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This article, written by Ben Hanuka, was originally published by The Lawyer’s Daily on November 8, 2017. Click here to view the published article.
The statutorily protected right of franchisees to associate and form an organization for themselves is an important feature of modern provincial franchise legislation in Canada. Franchisors and franchisees should understand the scope and limits of this right.
All provincial franchise statutes afford franchisees the right to associate with other franchisees and form an organization of franchisees without interference or penalty from their franchisor, whether direct or indirect. Franchisees have a right of action for damages if a franchisor breaches these rights.
These restrictions are broad in scope; they do not permit direct or indirect interference and specifically restrict penalizing franchisees.
Ontario’s Arthur Wishart Act (Franchise Disclosure), 2000, British Columbia’s, New Brunswick’s and PEI’s Franchises Act, and Manitoba’s The Franchises Act impose these rights and obligations under section 4 of their respective statutes; Alberta’s Franchises Act does this in sections 8 and 11 of its statute.
But while a franchisor must not interfere in any way with its franchisees’ right to associate and any franchisee organization that they form, a franchisor has a right to expect that its franchisees – no matter their involvement in a franchisee organization, even its leaders – comply with all their obligations under the franchise agreement. That some franchisees may be involved in a leadership capacity of a franchisee organization does not in any way lessen their obligation to fully comply with their respective franchise agreements.
The restriction against penalizing franchisees is important and needs to be understood in the context of the parties’ rights and obligations under the franchise agreement, and the duty of fair dealing. All provincial franchise statutes impose a mutual obligation on the parties to a franchise agreement to perform and enforce their contractual rights in good faith and in a commercially reasonably manner.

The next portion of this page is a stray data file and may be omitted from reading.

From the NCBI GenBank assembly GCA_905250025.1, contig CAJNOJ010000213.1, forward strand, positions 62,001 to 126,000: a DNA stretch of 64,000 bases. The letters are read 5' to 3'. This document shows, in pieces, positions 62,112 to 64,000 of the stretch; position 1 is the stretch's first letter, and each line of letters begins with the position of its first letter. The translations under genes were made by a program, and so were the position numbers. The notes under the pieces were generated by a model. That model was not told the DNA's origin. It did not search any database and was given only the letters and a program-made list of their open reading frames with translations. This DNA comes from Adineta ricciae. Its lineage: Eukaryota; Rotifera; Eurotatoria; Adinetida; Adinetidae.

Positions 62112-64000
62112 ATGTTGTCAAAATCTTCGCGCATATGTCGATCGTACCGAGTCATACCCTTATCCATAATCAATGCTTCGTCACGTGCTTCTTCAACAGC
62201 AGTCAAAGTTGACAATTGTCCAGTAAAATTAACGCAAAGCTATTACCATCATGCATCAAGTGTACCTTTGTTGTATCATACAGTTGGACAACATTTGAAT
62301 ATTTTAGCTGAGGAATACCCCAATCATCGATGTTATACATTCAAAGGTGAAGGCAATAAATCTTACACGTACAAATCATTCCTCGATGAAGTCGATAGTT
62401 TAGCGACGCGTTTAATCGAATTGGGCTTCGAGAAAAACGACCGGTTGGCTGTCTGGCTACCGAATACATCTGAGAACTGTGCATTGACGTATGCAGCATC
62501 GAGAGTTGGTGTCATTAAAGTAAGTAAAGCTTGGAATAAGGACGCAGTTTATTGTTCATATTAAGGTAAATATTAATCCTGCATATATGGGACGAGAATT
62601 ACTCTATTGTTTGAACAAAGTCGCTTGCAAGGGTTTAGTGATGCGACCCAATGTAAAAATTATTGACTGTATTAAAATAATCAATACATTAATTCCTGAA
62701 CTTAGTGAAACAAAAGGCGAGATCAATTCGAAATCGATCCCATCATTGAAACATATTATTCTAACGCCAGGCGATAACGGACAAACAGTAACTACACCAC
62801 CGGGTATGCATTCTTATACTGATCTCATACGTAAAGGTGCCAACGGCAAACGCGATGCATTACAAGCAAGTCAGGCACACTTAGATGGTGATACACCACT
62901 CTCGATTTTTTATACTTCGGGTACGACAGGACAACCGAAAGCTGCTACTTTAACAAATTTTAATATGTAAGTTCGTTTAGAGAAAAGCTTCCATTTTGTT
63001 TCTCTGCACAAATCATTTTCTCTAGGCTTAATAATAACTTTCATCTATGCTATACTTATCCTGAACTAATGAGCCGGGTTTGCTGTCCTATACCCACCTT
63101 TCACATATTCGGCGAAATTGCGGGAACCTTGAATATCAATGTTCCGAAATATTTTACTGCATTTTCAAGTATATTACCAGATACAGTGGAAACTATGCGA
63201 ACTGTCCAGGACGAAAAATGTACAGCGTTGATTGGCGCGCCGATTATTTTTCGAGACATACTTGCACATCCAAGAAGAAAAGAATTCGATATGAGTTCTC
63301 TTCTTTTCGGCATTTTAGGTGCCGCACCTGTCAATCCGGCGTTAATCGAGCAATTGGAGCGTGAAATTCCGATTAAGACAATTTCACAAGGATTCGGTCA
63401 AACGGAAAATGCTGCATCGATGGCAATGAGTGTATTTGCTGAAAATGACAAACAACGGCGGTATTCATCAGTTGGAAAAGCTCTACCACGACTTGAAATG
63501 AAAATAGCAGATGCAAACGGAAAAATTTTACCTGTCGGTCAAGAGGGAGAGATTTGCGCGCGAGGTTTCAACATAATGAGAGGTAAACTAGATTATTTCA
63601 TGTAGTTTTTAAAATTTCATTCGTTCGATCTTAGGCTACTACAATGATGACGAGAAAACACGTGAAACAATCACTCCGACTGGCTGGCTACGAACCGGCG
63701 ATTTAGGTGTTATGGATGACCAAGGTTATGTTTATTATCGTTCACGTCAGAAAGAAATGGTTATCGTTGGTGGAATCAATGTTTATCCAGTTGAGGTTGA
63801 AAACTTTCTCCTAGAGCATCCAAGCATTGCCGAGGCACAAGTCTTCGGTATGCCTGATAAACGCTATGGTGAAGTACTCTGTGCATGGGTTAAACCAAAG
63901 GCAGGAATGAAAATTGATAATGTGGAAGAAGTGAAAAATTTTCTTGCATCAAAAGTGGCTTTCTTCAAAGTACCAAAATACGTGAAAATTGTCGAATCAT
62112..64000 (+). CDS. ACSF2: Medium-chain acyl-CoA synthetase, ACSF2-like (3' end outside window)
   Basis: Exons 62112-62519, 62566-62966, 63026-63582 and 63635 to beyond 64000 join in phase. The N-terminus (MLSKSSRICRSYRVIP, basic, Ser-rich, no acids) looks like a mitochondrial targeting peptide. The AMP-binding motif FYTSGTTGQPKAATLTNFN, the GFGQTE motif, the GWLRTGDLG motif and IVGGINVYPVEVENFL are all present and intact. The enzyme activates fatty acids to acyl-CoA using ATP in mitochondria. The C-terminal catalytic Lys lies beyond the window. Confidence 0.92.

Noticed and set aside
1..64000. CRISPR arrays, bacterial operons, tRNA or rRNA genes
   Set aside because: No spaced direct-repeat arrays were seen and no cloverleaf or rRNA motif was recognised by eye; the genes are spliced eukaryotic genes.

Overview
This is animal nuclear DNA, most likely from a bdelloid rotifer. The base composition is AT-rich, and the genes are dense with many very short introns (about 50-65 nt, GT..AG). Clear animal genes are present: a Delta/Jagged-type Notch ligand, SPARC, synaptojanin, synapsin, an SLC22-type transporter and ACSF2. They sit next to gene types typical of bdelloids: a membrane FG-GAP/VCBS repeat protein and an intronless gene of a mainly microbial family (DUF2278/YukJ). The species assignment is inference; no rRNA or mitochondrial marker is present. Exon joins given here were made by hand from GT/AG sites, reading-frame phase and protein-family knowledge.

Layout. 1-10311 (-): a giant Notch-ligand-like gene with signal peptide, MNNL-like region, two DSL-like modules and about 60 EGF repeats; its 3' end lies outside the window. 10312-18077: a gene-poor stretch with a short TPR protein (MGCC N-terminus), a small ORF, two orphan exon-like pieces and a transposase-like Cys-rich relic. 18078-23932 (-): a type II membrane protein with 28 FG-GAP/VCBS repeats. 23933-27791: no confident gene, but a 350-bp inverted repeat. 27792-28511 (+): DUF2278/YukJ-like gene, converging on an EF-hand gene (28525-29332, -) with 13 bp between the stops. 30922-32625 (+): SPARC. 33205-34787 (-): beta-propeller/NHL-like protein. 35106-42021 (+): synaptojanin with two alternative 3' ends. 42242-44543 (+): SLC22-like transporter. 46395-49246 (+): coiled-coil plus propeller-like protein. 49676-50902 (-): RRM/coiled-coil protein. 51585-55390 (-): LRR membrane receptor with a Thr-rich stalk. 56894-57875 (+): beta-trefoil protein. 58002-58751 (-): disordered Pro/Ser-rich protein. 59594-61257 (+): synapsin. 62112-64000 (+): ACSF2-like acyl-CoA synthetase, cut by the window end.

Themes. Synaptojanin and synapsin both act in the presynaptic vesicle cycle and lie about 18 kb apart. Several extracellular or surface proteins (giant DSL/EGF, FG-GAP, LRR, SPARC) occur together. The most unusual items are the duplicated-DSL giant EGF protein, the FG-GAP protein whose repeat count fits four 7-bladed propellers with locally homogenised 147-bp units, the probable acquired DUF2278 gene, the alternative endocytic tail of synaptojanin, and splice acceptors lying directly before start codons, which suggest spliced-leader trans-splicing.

Penalizing a franchisee typically happens when a franchisor imposes sanctions in their contractual relationship as a result of the franchisee’s involvement in the association.
Many different situations arise in franchise disputes, some of which are easier than others to answer.
Where a franchisor attacks the leadership of a franchisee organization with the goal of terminating their franchise agreements and booting them out the system under the pretext of breach of some contractual obligation, courts are bound to scrutinize this strategy with suspicion. Our courts are equipped with wide-ranging abilities to determine the real motives of the parties, and where ulterior motives are at play, courts may find bad faith conduct and impose sanctions.
But other situations are more difficult. For example, evidence may show that some members or leaders of a franchisee organization are in breach of their respective franchise agreements; this may include a breach of the obligation to use approved products, or more generally the obligation to operate the franchised business in compliance with the franchise system and operating manual.
Surely a franchisor has a right to insist that all franchisees comply with their obligations or face default, and ultimately termination, consequences under the franchise agreement, even if they are prominent members of the franchisee organization.
Yet a franchisor’s motives are bound to be called into question if has not enforced these obligations uniformly across the system; that the franchisor is singling out these franchisees because of their involvement in the franchise organization.